August 4, 2021

Lassa fever threatens Nigeria health sector as death toll rises

2 min read
Lassa is a hemorrhagic fever—in about 20% of cases, it causes internal bleeding, vomiting and diarrhea. It’s found in West Africa, in Guinea, Sierra Leone, Ghana and Nigeria, and spreads to people through infected rats indigenous to the area, and contact with bodily fluids from infected individuals.

Nigeria –There is fear in Nigeria that the fresh outbreak of another haemorrhagic fever (Lassa fever) in some parts of the country, including Taraba, Nassarawa and Rivers states, may lead to another Ebola epidemic in Nigeria.

Some people have been confirmed dead by the disease in Taraba and Nassarawa states.

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Lassa fever and spreads to people through infected rats indigenous to the area and contact with bodily fluids from infected individuals

Faced with an increasing number of reported cases of another haemorrhagic fever (Lassa fever) in Taraba, Nassarawa, Rivers states and some parts in Nigeria, people are frightened the outbreak could be another Ebola crisis.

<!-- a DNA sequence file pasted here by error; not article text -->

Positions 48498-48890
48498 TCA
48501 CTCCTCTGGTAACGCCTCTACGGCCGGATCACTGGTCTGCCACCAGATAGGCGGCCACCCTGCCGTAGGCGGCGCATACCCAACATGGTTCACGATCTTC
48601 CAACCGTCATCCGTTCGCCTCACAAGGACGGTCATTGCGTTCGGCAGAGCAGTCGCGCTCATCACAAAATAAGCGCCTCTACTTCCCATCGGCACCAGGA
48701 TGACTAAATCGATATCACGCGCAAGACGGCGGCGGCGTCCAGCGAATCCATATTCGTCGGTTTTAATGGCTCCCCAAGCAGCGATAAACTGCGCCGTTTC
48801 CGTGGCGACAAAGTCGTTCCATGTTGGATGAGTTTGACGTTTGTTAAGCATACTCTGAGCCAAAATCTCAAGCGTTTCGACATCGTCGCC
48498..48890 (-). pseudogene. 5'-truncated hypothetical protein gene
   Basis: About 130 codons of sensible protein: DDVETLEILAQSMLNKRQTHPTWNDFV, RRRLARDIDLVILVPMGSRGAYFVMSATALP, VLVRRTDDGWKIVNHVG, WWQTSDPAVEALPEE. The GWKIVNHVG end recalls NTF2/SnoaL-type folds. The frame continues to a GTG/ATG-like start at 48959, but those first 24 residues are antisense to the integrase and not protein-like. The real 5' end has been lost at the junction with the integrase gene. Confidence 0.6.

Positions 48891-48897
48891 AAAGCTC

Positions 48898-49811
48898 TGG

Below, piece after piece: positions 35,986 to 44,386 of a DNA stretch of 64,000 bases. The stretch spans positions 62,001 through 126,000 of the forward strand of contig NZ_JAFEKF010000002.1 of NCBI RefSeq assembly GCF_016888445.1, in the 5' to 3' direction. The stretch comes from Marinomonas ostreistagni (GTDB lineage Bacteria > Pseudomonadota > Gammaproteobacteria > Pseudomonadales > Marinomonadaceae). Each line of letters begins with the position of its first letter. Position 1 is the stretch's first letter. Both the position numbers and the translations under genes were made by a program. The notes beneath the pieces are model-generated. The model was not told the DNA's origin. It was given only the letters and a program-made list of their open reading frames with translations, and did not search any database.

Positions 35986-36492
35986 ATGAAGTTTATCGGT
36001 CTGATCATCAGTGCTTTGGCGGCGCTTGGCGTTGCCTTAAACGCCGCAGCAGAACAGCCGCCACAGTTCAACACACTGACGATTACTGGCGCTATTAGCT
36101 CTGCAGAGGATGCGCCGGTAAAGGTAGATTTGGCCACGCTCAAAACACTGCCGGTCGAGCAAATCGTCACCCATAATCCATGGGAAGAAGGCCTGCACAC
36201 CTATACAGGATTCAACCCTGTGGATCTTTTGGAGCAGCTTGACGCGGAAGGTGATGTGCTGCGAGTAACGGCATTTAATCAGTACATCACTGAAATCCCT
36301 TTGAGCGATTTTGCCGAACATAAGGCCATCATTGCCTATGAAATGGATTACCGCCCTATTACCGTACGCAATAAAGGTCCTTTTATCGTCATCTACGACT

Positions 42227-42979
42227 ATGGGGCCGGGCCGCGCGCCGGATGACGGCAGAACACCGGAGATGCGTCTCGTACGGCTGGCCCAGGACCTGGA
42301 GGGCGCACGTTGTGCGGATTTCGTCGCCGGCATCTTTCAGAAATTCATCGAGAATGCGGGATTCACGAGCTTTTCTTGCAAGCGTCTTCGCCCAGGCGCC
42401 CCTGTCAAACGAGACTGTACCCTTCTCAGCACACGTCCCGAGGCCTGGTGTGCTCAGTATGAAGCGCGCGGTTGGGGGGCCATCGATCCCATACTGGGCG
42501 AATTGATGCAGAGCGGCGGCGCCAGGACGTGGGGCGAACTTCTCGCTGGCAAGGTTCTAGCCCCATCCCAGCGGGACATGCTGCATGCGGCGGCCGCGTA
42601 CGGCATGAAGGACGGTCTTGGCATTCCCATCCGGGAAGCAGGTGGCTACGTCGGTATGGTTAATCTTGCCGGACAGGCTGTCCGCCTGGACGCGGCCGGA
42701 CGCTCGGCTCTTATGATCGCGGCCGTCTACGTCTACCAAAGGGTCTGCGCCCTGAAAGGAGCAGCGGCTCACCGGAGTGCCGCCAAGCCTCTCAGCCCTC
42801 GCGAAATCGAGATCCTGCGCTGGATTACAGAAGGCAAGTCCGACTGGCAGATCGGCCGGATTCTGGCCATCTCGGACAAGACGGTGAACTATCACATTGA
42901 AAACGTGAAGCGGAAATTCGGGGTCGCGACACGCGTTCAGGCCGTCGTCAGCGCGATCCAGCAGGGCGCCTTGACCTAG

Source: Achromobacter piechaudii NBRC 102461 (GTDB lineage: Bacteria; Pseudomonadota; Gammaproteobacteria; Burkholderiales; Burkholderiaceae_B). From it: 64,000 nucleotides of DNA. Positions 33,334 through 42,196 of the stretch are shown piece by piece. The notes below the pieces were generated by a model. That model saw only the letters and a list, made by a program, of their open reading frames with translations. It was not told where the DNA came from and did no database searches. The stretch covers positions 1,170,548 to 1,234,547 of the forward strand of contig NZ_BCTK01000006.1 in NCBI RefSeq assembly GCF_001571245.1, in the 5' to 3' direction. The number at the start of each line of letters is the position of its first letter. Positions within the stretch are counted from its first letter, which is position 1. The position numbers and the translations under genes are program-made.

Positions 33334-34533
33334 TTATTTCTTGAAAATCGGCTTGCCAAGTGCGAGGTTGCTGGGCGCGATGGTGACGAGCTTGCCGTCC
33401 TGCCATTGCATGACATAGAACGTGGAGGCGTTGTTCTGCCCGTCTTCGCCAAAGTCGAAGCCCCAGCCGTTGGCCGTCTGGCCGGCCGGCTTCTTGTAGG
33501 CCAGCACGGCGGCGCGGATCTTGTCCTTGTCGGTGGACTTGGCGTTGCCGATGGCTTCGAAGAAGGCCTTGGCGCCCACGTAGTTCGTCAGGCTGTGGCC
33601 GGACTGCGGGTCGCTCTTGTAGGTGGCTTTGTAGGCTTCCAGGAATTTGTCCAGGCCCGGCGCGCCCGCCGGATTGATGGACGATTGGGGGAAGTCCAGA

Two persons were confirmed to have died on Monday due to Lassa fever in Rivers State.
According to a report by the The Guardian, the Commissioner for Health, Dr. Theophilus Odagme, who disclosed this to newsmen, said the deaths occurred in the last one week.

Lassa is a hemorrhagic fever—in about 20% of cases, it causes internal bleeding, vomiting and diarrhea. It’s found in West Africa, in Guinea, Sierra Leone, Ghana and Nigeria, and spreads to people through infected rats indigenous to the area, and contact with bodily fluids from infected individuals.

Lassa fever map west Africa
Lassa fever map west Africa

Dr. Theophilus Odagme told journalists that the first fatality was between December 30, 2015 and January 1, 2016 to a mother, and later her two-week old child.
“I received a call that a mother and child had died in a hospital following similar and serious fever suspected to be Lassa fever.

“After series of tests conducted on them, it was confirmed they died of the disease,” Odagme said.
The commissioner also said that the state government was in control of the situation, adding that the World Health Organisation (WHO) and other stakeholders were working to contain the outbreak. According to him, contact tracing has begun and sensitization of health care givers is ongoing to address the problem.

Odagme urged the public not to panic but report to the nearest hospital or health centre if they experience symptoms such as persistent high fever, stooling, vomiting and bleeding from the nose, mouth and anus.

“The public is advised to improve on the sanitation of their environment and home to prevent contact of rats with food stuffs.”
Story adapted from The Guardia

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